Serra looked so small in the redwood forest behind her home. Her mother told her a few times not to go into the woods, but for a week now, she ignored her. A giant redwood towered so high it seemed to touch the sky. The sun pushed through the limbs and leaves and highlighted the entrance to a cave at its base. She glanced over her shoulder. Her house was in sight. Today was the day, though. She was going exploring.
“It looks like magic,” she said to herself.
Serra’s tiny feet carried her towards the tree before she even realized it. Even the sound of her mother’s voice calling her didn’t distract her.
Voices sang, but she couldn’t understand the words.
Her steps carried her inside quickly, humming the notes hypnotically.
Once in the entrance, she saw a hole in the ground and what looked like a ladder leading down.
The voices swelled from below.
Serra was enchanted by the melody. She leaned over the hole and saw bright lights and dancing shadows.
Serra began to dance with them.
Outside the tree, she saw her mother running to her. Serra smiled at her and waved. Her mind was made up.
Serra descended the ladder rungs and saw as her mother tried to enter the tree. It was rather curious, she thought, when she was knocked back, but the moment passed.
“We elves live to dance and sing,” the song continued.
Serra couldn’t control herself. She continued to step down the ladder, but her butt moved with the rhythm, defying her careful descent.
“She’s here, she’s here!” the voices rang as she landed on the soft earth.
Serra exploded into a dance. She swayed in great big circles at a dizzying pace. Her arms spread out as she resumed her twirling. The music grew louder, and her feet struggled to keep up. She couldn’t even see from where the voices were coming.
Now aware that something was wrong, Serra tried to slow down, but she just seemed to speed up. Everything was a blur, but she thought she could see lots of tiny creatures surrounding her. Their dark eyes and glowing teeth were all she could make out.
Her vision darkened, and she crashed to the ground. Just as she was about to pass out, she saw one of the creatures look down at her. His dark grey skin, pointy ears, black eyes and white teeth frightened her.
“You should have listened to your mother,” he hissed.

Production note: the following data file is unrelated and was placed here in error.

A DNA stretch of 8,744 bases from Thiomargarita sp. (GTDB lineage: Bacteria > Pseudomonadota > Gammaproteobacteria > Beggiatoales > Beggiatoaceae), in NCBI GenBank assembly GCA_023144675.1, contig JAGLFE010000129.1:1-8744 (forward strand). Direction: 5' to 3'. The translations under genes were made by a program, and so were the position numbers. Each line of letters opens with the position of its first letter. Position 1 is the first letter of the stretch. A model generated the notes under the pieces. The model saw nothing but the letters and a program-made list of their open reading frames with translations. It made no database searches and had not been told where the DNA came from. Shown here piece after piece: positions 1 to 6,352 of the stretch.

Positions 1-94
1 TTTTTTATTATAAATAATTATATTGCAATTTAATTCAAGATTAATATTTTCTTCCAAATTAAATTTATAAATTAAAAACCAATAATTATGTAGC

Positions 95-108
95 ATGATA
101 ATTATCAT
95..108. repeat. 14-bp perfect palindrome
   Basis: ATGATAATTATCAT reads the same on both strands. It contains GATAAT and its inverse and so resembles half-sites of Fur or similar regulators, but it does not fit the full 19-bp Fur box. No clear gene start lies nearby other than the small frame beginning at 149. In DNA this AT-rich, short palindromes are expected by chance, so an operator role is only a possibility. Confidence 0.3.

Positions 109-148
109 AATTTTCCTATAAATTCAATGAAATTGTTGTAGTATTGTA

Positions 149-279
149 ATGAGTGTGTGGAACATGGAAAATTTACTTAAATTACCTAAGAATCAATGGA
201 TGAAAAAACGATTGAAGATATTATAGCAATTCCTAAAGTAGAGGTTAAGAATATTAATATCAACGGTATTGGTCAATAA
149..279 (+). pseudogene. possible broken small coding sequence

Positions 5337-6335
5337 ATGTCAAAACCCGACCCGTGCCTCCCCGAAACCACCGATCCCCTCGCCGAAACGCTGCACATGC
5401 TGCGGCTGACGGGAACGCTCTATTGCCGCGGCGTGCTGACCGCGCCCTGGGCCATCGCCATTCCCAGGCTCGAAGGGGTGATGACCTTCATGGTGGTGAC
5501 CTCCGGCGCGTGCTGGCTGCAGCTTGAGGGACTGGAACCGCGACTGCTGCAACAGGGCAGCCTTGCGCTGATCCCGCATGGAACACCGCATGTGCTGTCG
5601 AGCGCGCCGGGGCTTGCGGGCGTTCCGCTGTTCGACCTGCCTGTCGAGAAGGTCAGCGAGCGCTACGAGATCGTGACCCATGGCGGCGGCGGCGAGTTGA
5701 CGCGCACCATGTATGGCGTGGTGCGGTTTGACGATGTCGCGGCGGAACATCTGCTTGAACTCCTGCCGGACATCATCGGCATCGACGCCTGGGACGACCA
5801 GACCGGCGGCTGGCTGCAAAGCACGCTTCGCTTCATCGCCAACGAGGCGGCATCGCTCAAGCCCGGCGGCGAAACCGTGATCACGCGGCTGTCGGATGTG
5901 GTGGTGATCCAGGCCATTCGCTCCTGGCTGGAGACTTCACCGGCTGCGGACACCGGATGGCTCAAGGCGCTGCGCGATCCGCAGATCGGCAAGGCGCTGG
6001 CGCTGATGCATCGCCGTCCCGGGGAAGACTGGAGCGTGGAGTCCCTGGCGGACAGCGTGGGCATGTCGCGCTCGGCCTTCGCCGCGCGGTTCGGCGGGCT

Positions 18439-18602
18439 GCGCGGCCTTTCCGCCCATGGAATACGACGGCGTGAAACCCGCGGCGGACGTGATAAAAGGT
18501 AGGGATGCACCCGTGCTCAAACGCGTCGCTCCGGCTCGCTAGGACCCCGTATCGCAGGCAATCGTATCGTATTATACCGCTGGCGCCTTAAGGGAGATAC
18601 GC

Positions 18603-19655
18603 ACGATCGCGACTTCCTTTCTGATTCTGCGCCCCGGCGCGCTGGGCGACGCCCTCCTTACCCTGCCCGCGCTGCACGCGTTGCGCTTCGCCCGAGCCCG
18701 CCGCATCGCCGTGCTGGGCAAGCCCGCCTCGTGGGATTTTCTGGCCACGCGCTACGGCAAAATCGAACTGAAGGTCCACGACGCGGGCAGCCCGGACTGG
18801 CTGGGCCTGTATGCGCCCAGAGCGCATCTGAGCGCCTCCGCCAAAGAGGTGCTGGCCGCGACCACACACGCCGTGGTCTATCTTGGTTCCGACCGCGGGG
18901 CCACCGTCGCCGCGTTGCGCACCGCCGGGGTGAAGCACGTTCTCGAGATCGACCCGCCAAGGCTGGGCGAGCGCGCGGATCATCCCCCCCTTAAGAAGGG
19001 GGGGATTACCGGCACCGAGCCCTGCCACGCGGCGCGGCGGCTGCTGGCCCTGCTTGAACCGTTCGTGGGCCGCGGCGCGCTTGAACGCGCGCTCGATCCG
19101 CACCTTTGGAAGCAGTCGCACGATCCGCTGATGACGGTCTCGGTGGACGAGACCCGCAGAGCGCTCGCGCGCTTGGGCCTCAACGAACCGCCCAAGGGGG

The spell took her, and she fell asleep afraid but certainly not alone.
When she woke, she could see several of the dark-skinned elves, frantically dancing with big orange balls in their arms. The balls seemed to glow and even looked like they had movement within them. They almost looked like memories – her memories.
The longer they held the balls, the darker the ball went, until many were completely black. Serra shuddered. Conflicting emotions welled up within, and she found herself asking why she couldn’t remember entire chunks of her memories. She closed her eyes and saw children trapped in a circle of elves.
She looked down at her skin and saw entire patches turning ashen. She screeched, “No! I don’t want to be an elf!”
She pushed through the dark elves. The balls fell to the ground and threatened to shatter, but she was so focused on the ladder ahead of her that she ignored it.
Serra heard the music swell again. With each note, her shoulders bounced with the rhythm. That familiar pull to dance overwhelmed her, and the dark elves surrounded her showing toothy grins.
She screamed to drown out the sounds around her. The enchantment ceased, and the elves looked fierce. They lunged at her, and with each touch, a new dark patch appeared on her skin.
She was changing, but with every second the assault continued, she pushed forward.
Her hands reached for the ladder, but she heard the music again. This time from herself. She was humming. Her toes were tapping the ground.
The dark patches spread across her arms to her wrists and hands.
“Dance with us. Sing with us!”
And she did. Her song echoed in the cave over all else; the melody was haunting. She released her hands, turned to the elves, and embraced the darkness.
Their dance and their song continued until the next disobedient child came their way.